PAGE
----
Scheme left hospital with a £6m deficit

HINCHINGBROOKE Hospital in Huntingdon could have avoided a £6million deficit in the year just ended, were it not for a Government payment scheme that discriminates against efficient trusts, The Hunts Post has learned. The Department of Health has introduc

HINCHINGBROOKE Hospital in Huntingdon could have avoided a £6million deficit in the year just ended, were it not for a Government payment scheme that discriminates against efficient trusts, The Hunts Post has learned.

The Department of Health has introduced a system of "payment by results" under which all hospitals are supposed to be paid the same cash sum for a particular procedure.

But transitional arrangements mean that, while "foundation trusts", such as Papworth and Addenbrooke's, in Cambridge, get the full amount, Hinchingbrooke's payments are lower - with the difference used to prop up inefficient hospitals elsewhere in the NHS.

"The amount we are paid for the same work is less, though it is going up," said a Hinchingbrooke spokesman.


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"It would be difficult to find any hospital that does not have higher costs than us.

"We would not have been in deficit if we were paid at the same rate as foundation hospitals."

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The Department of Health defended the payments, saying: "The whole NHS would fall over if this were not phased in".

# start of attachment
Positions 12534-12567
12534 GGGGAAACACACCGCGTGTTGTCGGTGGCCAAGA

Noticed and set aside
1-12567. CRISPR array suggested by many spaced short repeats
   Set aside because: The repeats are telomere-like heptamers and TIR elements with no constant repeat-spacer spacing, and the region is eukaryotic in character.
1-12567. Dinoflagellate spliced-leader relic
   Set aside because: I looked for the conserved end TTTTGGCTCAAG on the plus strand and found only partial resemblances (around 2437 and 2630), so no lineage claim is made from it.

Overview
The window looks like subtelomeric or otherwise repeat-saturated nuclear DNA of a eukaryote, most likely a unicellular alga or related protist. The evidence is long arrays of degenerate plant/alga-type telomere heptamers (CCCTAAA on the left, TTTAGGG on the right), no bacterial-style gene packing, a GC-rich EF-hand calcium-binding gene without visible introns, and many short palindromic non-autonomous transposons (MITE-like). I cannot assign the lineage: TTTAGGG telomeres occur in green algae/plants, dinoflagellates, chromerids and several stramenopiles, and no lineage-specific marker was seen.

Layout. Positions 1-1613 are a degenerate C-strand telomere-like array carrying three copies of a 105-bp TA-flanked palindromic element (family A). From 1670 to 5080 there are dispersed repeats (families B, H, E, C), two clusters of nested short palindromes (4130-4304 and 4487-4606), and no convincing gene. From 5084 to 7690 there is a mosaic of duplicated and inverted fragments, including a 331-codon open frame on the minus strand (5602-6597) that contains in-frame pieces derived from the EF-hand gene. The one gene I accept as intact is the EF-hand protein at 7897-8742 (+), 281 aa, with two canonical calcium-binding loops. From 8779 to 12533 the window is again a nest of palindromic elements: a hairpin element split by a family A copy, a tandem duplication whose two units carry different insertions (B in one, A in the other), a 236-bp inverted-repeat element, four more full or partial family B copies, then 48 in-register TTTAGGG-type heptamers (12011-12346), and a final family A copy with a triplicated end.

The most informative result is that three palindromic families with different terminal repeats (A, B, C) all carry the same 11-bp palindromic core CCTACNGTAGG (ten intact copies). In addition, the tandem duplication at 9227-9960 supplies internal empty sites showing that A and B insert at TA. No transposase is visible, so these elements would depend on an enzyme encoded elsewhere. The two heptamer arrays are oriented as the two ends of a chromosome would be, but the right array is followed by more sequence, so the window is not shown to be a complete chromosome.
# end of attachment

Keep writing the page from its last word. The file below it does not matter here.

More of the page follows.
Spokesman Amanda Waller acknowledged that Hinchingbrooke was a "very efficient, low-cost provider", which was starting to get more money - an extra £2.2million this year.

"The system is being phased in up to 2008/09. To introduce it fully now "would mean taking away money from other trusts that are currently over-funded. It's being phased in to cushion the blow for the losers," she added.

Unison branch secretary at the hospital, Hazel Gough, said the rules had left Hinchingbrooke losing out to Addenbrooke's again.

"We are in a community surrounded by foundation trusts that have the power to charge and bill the PCTs for everything that they do. The PCTs have been obliged to pay the foundation trusts their bill, leaving Hinchingbrooke floundering in the wake of Addenbrooke's yet again," she said.

"Each year the costs of the hospital increase but the income has been decreasing. Goalposts within the Government demands keep changing. The staff have been working hard in all areas in order to maintain the integrity of the hospital.

"2005/06 has been a hard year for staff having to move the A&E department during refurbishment. A reduction in beds was successfully undertaken in spite of an increase of patients.

"Most staff have undergone a change in contract and had their jobs analysed under Agenda for Change to find that they are now paid according to the job they do.

"It is felt that this was never funded for properly at a national level.

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